Where “collegiate” and “family” meet
Teachers at Davison Elementary-Middle School never want to leave. Substitutes who are assigned elsewhere stay in regular contact with Principal Dianne Holland to check on opportunities to return. A retired, 38-year Kindergarten teacher arrives at the school every Friday for regular service. Staff and volunteers spend Saturdays painting stairwells and lockers. And, longtime families and community leaders remain intensely loyal in spreading the word to new families about the educational opportunities and programs at the school.
Located in two century-old buildings sandwiched between a freeway interchange, City of Detroit neighborhoods with significant disinvestment, and the borders of enclaves Hamtramck and Highland Park, Davison staff and leaders could easily find many excuses for failure, or even giving up.
However, a visit to this learning community on any school day demonstrates ample and flowing evidence that this is a school of excellence teeming with support programs and a warm, welcoming, bright and colorful learning environment serving an unusually diverse set of African-American, Bangladeshi, North African, Arabic and Polish students including a sizable special needs population.
Asked how Davison, a neighborhood school, is listed by Excellent Schools Detroit as the fourth highest achieving Detroit Public School of any type based on student success in Reading over the most recent three-year period, Principal Holland, who has been at the school since 2003, says simply, “We work with the whole child. Whatever the need is, we look at it and try to make it happen. We don’t see differences. We just see students, families, and staff.”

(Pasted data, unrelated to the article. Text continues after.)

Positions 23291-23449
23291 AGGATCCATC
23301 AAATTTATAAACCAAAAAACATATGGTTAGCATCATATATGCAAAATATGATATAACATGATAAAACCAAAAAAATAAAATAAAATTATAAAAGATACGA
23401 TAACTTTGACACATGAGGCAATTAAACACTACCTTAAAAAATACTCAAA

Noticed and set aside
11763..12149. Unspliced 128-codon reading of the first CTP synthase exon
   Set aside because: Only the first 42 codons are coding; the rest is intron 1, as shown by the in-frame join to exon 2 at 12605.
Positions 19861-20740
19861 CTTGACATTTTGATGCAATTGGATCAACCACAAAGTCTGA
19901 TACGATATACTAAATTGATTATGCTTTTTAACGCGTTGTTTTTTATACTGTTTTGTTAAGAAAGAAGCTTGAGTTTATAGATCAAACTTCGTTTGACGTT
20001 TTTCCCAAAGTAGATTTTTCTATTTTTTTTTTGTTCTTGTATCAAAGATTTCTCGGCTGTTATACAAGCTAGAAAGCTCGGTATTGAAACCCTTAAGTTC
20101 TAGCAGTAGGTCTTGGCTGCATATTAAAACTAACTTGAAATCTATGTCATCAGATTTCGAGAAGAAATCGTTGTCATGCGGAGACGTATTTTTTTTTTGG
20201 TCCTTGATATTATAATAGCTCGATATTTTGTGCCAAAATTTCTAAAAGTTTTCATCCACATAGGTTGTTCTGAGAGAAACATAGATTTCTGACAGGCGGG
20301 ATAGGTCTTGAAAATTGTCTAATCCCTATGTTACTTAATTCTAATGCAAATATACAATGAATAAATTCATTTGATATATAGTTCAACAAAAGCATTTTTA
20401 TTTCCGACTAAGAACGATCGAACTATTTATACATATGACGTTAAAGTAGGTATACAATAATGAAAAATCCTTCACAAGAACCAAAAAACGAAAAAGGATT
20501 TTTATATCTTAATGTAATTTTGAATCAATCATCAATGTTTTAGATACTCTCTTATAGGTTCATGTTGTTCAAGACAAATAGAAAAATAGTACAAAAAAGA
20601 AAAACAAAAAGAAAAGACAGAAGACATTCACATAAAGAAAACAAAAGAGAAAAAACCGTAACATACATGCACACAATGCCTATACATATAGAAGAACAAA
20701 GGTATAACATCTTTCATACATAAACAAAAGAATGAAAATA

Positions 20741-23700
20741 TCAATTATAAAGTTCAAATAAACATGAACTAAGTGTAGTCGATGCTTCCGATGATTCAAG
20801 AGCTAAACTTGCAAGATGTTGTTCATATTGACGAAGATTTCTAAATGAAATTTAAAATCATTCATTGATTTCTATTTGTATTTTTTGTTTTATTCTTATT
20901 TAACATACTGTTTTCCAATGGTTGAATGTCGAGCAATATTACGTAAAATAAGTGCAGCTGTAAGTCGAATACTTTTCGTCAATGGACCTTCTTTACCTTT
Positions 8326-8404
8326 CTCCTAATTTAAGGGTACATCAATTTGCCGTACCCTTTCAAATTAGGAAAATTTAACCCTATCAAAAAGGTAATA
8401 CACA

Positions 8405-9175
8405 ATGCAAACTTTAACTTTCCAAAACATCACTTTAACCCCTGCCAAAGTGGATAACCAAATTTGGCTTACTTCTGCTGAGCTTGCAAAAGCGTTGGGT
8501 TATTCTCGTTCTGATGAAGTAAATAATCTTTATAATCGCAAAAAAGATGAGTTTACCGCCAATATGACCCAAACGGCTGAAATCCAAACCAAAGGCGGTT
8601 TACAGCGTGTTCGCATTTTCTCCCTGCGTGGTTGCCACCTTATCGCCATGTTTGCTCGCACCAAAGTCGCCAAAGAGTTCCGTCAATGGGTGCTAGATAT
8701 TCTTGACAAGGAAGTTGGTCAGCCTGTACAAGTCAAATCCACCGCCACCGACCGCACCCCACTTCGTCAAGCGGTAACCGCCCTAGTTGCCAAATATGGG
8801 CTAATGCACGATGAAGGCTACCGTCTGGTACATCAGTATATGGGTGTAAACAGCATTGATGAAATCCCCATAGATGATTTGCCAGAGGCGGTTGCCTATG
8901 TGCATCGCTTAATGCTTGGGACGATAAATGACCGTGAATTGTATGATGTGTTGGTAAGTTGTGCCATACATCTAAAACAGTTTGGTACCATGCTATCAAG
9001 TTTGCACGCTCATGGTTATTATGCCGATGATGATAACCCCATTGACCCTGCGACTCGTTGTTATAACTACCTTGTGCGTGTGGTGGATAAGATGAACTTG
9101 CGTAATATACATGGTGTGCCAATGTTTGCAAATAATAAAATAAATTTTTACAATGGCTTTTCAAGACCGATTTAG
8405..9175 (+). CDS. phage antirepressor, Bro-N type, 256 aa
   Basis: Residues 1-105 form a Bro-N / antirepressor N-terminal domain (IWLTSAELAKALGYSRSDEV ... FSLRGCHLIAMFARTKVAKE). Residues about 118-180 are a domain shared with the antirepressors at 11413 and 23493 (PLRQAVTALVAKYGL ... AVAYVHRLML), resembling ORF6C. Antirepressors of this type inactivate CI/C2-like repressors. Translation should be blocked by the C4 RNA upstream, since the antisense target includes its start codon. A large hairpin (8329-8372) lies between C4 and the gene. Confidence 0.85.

Click here to view a video of Davison Elementary-Middle School:
“You come to Davison and it’s not work.”
Principal Holland uses the terms “Family” and “Collegiate” interchangeably in describing Davison’s culture of learning. “It’s a wonderful place to be, and, we have fun.”
“Staff will do all kinds of things to increase student achievement,” the principal says in explaining the uniquely collaborative, team-like commitment that Davison School’s teachers and staff have to serving students and maintaining long-term support programs. “You come to Davison and it’s not work.”
Support and enrichment programs at Davison are completely weaved into the school day (“I don’t like programs that are just before and after school,” Holland states). All programs include students in the planning, are equally divided with responsibilities going to every staff member, and they don’t die when even long-time members of the teaching staff retire. The school’s signature “Good Morning Davison” daily video broadcast was retained this fall when physical education instructor Thomas Barnes took over the program.
The breadth and variety of offerings at the school give further evidence of Davison’s collegiate environment. Barnes also runs one of the district’s two archery classes, an indoor 8-week activity made possible through a collaboration with Michigan State University that involves every fourth through eighth grade student. Asked how archery enhances student academic achievement, the teacher lists the benefits to student learning: Focus. Concentration. Procedure. Sequencing, Calculations. And, Attendance. “Very few students are ever absent when it’s their day to shoot,” Barnes comments.